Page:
February 29, 2008

Health project focuses on pregnant women at the border

By Pablo Jaime Sáinz

A new coalition of health and social services agencies will try to reduce disparities in perinatal health in selected US/Mexico border communities of San Diego County.

The California Border Healthy Start (CBHS) project, proposed by Project Concern International, will target low-income women and families living within a catchment area of eleven contiguous zip codes that represent the poorest birth outcomes and highest levels of poverty in the County.

“This is a very important project to make sure that we reach those pregnant women who are not being reached and ensure healthy babies and mothers,” said Dr. Maria Lourdes Reyes, project director of California Border Healthy Start.

The goals of the project are to decrease infant mortality; to decrease the percent of low birth weight infants; to increase the percent of pregnant women starting prenatal care in the first trimester of pregnancy; and to increase the number of women who complete screening for post partum depression and domestic violence.

The project area is comprised of the following communities: South East San Diego (92113, 92114, 92139), Mid City (92105, 92115, 92116), Central San Diego (92102, 92104), Lemon Grove (91945), Spring Valley (91977), and National City (91950).

All elements of the project have been carefully planned so as to not duplicate the existing services in the area, but rather fill service and system gaps, address the prevailing barrier of mistrust of the health care system among the target population, and maximize utilization of existing perinatal services, Reyes said.

“The project will make every effort to provide culturally appropriate services to women from these areas groups and to link them to other programs that can meet their needs,” Reyes said.

“For example, all women and their children who live in these areas are eligible for project services; however, because these areas are predominantly Latino and because of the existing BIH project, the project will have a Latino focus,” she said.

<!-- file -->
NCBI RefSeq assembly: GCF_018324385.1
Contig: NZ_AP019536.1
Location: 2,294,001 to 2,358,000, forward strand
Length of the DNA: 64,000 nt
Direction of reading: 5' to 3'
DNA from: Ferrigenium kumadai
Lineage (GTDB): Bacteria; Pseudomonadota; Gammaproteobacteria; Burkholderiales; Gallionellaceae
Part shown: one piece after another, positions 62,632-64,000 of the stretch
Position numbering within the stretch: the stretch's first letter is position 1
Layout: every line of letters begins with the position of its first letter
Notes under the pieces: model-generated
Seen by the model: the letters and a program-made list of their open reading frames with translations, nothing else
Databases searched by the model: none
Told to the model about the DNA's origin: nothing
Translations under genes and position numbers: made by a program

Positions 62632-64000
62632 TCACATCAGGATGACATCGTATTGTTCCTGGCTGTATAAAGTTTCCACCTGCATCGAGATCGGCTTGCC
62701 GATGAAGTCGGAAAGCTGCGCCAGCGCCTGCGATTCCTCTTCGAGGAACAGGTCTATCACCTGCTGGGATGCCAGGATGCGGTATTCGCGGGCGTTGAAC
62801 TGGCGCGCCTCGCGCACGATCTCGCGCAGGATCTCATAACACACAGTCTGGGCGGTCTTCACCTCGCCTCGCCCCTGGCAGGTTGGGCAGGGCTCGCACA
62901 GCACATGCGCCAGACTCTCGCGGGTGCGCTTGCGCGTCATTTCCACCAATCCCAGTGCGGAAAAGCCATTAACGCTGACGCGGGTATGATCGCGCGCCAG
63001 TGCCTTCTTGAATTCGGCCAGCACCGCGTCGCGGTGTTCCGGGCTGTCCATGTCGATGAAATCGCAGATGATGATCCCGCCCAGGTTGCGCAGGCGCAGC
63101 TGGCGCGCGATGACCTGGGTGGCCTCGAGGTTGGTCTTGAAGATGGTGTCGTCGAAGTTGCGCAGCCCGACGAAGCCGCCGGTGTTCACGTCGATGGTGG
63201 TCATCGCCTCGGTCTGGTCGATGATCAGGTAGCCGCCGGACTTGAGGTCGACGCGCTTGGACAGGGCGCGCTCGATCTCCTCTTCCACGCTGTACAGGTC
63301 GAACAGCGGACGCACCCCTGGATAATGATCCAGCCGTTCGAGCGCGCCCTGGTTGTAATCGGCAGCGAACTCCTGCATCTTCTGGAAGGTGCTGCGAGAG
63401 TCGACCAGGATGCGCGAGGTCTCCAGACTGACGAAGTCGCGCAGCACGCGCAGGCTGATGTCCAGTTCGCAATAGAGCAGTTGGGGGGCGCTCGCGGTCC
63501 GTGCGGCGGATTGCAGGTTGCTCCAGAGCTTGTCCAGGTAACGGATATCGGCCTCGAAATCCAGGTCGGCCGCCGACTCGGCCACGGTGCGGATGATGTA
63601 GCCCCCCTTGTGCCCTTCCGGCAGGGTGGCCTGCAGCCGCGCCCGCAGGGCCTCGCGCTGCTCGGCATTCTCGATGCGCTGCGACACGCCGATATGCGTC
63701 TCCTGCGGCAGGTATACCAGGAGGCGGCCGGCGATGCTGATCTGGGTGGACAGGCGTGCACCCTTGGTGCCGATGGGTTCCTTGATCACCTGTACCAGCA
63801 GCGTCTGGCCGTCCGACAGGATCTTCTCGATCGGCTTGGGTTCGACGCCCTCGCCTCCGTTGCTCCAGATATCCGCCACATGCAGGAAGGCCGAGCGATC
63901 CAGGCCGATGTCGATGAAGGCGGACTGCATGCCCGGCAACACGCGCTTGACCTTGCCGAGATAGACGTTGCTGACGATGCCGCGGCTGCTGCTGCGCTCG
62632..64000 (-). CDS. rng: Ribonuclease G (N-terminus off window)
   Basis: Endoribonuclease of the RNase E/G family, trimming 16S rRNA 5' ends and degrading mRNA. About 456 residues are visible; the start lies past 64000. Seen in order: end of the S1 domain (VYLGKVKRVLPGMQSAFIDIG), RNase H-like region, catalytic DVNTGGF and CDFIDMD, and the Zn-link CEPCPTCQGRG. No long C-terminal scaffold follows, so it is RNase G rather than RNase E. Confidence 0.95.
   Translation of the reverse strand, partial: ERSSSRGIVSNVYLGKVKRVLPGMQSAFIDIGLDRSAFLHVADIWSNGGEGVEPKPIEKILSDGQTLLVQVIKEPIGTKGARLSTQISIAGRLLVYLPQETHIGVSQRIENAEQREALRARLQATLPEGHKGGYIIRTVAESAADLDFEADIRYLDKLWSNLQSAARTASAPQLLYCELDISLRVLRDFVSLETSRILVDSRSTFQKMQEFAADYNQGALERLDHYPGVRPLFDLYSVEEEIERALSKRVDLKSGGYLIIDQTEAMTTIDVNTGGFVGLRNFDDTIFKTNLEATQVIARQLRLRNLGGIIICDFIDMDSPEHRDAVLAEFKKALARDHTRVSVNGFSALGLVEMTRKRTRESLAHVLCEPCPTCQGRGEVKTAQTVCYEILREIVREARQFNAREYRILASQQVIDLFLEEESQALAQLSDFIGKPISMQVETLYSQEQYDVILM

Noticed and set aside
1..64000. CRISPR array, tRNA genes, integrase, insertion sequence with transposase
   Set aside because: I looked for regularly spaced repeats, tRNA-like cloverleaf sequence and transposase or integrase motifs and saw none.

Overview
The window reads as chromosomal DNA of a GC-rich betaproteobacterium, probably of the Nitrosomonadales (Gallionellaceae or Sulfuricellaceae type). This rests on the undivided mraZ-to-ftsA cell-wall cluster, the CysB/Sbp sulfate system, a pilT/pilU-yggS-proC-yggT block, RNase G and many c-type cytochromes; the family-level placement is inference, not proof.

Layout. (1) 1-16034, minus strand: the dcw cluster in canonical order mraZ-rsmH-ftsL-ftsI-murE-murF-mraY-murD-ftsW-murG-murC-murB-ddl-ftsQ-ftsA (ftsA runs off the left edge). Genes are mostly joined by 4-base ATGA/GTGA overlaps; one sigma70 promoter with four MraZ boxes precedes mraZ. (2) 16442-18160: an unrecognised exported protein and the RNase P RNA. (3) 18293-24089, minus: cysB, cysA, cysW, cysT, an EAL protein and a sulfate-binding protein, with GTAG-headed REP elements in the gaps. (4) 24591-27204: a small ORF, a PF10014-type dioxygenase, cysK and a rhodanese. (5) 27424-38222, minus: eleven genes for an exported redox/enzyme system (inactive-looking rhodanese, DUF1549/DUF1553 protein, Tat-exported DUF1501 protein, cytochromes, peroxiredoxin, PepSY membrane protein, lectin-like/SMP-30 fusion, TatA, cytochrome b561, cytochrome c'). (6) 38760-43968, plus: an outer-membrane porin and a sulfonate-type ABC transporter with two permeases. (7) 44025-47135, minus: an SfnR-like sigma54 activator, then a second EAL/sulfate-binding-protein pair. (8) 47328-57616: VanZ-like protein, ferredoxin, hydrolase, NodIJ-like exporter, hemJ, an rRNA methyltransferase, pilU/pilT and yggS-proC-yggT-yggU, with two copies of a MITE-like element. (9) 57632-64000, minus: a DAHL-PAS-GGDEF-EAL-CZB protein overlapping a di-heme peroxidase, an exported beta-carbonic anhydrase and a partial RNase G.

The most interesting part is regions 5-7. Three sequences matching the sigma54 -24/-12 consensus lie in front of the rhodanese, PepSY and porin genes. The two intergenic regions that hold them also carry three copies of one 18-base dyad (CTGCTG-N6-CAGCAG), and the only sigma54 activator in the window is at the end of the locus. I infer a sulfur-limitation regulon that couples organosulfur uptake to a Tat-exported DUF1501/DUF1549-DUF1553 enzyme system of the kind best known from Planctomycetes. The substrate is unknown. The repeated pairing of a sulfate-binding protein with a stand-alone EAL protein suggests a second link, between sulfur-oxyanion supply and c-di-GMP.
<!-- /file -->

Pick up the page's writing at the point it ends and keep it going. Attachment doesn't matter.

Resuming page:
To address the barriers that affect access to care based on mistrust of and confusion surrounding the health care system, the core services of the proposed CBHS project will highlight use of the community health worker (promotora) model throughout.

Promotoras are identified community leaders who help build “bridges” between the healthcare system, social service programs, and the client and their family to deliver health education and information, provide a supportive and trusting advisory relationship, and liaise between the community and healthcare providers to eliminate cultural and linguistic barriers.

“Promotoras are women of and from the same communities as their clients, able to speak their language, relate to their issues, overcome mistrust issues, and provide continuity of care and sustainability of program outcomes beyond the life of the project,” Reyes said.

As part of the Monthly Educational Circles for Health Professionals and Para-Professionals, which is part of this project, will host the workshop “Understanding Teen Pregnancy,” presented by Dr. Maria Moya, from the Scripps Family Medicine Residence Program. The workshop is this Tuesday, March 4, from 8 a.m. to 9 a.m.

It will be held at Health and Human Services Agency, Coronado Room, 3851 Rosecrans St., San Diego.

To register for the workshop, call (619) 691-7220.

“I would recommend for the parents to take an active part in their own health advocacy, take charge of their own health and ask all the questions,” Reyes said.

For more information about the California Border Healthy Start (CBHS) project, call Project Concern International at 1.619.791.2610, ext 301 (Lina Mora) or x305 (Dr. Reyes).

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